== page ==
Implementing Strategy: Balancing Innovation and Efficiency

Image showing the balancing of innovation and efficiency to deliver effective strategy
Source: juicy fish on freepik

Leading successful change can be paradoxical.  There is a drive to disrupt the status quo while embedding new ways of working. Familiar processes get upturned and new processes need to be learned. We replace systems with new ones and map and transform data to fit.  People have to give up their habits and behaviours and commit to new ones. 

Conflict between agility and innovation

We seek agile organisations which can rapidly adapt to changing circumstances.  At the same time, customers expect consistency in the products and services they buy.  Quality matters and, for most people, quality does not mean new features every time they purchase. It means that when they buy they get what they expected.  For that to happen, we must balance agility and innovation with some efficient, reliable production of goods and services.

Strategy Implementation – no magic bullet

With management and consulting experience, I know that there is no silver bullet for anything. There is no magic method of transforming your business.  There are lots of good methodologies, good systems and best practices. But every one of them needs to be assessed, and perhaps rejected.  If accepted, tailor and scale them for your organisation and your customers. You then need to implement.

Implementing strategy is where the spaceship of innovation has to come back down to land.

In that landing, the rubber needs to hit the road and keep on running. That requires a meeting of minds between the innovators and disruptors and the people who manage operations, balance the books and keep customers happy.

Creating change and consistent value do go together

I work in strategy implementation – assessing initiatives, defining options, preparing feasibility studies and business cases and running projects and programmes of work. I also keep a foot in the operations camp. I use statistics, lean six sigma, value stream mapping, business process design etc. to ensure that benefits are realised and value is consistently created.  Sometimes it is challenging to explain how those two approaches reconcile.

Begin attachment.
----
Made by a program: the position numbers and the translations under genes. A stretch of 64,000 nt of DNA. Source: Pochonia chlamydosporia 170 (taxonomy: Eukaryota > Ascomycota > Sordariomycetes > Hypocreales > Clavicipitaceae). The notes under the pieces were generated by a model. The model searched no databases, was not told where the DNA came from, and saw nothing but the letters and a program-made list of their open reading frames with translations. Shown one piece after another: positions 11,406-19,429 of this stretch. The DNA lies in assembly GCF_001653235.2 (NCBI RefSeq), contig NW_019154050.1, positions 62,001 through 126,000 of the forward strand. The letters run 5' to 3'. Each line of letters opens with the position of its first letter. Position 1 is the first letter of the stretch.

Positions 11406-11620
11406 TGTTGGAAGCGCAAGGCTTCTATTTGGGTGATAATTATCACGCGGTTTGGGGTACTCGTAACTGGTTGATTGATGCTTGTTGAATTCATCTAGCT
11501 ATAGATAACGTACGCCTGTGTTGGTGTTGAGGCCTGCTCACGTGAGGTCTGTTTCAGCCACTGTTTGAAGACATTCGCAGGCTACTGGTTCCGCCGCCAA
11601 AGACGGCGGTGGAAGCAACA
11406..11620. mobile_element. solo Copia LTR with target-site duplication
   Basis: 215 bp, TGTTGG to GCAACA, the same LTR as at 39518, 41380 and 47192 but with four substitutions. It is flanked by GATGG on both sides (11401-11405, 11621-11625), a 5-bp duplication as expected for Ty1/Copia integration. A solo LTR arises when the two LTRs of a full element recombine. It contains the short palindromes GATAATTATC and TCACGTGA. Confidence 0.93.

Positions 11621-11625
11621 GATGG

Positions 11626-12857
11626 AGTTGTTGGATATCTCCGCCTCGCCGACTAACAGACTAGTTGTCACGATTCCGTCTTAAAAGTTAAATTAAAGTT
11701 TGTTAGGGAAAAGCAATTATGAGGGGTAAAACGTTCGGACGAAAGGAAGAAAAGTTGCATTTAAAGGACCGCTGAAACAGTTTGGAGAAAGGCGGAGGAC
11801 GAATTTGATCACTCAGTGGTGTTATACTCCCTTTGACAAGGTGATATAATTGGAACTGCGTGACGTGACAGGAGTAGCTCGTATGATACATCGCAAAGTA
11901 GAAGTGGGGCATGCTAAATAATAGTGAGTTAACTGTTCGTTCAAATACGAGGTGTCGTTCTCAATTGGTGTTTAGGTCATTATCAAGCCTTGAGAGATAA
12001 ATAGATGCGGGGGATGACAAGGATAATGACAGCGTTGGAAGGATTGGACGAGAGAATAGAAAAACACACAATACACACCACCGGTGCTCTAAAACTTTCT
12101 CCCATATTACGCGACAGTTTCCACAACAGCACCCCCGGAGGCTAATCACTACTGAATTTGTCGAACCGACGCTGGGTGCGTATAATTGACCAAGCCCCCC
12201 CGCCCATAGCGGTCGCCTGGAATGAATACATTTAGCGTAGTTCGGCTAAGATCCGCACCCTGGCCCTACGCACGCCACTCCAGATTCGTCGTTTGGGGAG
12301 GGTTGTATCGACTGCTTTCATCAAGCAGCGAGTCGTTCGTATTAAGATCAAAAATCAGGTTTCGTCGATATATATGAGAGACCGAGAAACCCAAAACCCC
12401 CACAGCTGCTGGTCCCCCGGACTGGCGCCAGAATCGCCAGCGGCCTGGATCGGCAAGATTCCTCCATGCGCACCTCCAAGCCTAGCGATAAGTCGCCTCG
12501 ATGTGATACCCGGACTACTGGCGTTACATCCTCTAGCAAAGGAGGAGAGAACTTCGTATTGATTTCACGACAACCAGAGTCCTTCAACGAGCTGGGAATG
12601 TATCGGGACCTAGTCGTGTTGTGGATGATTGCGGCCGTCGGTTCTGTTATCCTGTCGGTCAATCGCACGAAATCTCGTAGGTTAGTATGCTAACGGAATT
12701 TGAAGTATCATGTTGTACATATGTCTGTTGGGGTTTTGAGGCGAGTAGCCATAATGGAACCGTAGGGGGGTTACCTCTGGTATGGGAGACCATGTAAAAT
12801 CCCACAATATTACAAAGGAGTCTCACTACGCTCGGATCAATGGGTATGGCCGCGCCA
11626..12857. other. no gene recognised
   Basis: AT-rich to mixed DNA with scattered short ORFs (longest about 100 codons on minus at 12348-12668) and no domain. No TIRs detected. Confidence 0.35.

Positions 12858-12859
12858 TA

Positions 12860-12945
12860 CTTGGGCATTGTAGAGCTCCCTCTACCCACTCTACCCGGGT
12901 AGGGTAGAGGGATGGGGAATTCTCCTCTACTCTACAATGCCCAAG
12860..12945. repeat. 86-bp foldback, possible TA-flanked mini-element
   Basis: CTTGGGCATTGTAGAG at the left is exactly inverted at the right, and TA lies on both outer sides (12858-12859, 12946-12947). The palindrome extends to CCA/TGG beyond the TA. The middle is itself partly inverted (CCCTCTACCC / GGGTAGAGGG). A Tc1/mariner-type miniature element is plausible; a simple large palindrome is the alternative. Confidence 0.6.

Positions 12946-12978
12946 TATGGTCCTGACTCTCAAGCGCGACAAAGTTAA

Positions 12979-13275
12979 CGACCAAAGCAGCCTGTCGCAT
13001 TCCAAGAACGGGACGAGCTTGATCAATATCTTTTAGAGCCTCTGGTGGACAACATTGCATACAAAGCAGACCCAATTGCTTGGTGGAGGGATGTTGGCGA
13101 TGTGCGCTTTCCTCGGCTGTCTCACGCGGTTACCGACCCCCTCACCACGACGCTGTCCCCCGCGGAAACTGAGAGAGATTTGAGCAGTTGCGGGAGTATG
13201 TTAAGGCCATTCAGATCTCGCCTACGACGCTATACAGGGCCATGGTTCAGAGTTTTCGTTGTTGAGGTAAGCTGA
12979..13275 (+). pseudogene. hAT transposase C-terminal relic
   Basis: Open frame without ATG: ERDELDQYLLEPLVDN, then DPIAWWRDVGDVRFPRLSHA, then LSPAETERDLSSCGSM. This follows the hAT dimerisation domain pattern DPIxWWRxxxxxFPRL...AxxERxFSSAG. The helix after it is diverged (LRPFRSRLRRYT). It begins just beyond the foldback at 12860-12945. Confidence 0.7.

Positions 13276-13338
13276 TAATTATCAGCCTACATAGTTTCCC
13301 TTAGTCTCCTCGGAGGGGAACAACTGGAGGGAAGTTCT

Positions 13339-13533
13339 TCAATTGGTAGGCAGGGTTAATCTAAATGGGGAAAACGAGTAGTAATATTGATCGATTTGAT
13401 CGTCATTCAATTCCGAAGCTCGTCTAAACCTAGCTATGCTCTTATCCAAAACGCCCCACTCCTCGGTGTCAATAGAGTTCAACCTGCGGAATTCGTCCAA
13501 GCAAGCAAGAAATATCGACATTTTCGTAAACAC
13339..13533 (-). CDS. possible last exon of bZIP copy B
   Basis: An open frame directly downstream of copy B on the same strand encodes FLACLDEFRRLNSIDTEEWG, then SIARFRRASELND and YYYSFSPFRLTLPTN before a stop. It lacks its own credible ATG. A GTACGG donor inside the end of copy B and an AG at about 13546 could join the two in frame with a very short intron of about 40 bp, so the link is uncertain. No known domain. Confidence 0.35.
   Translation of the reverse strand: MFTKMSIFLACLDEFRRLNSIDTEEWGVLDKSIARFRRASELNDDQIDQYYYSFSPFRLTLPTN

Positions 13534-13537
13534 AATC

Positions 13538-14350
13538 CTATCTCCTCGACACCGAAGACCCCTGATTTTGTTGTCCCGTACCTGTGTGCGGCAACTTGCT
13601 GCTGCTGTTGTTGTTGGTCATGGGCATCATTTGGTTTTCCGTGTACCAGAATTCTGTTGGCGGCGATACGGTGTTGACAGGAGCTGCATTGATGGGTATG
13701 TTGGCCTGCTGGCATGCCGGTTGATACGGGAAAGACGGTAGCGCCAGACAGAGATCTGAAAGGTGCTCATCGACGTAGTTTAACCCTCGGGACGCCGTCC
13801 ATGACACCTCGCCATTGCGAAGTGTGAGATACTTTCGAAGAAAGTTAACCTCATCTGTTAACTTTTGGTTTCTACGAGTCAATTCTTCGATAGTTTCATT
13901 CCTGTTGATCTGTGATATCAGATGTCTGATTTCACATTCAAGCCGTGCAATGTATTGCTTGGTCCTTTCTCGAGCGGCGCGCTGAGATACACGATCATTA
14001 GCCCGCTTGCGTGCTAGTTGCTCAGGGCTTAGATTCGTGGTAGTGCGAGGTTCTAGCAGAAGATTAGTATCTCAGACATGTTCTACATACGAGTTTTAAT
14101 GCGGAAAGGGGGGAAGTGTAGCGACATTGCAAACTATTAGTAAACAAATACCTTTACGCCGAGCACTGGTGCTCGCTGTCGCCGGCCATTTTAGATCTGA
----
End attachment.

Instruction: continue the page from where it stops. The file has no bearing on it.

Ambidextrous Leadership

Last night I attended the monthly meeting of the Strategy Implementation Institute (SII).  It is always a great chance to get updates on the latest thinking and to glean perspectives from my colleagues around the world. This month SII Co-Founder Robin Speculand invited Gaia Grant and Andrew Grant to speak on Ambidextrous Leadership.  It was a fascinating session which reflects some of the issues outlined above but in a much broader context of research and practice.

In their words: Ambidextrous leaders pursue rapid breakthrough innovations to ensure relevance and competitiveness into the future. They also ensure incremental developments required to gradually build systems and structures. This ambidextrous approach ensures innovation and growth is sustainable.  For more information see their website:

What can we do?

The key lesson for me from the session is to keep looking for insights for how you can create value. If you have an instinct about how to make things happen, there will be someone with more experience who can help you turn that instinct into great results. Find them and take their advice.

Phil Guerin, Consultant/Director, Hague Consulting Ltd. © Hague Consulting Ltd 2024

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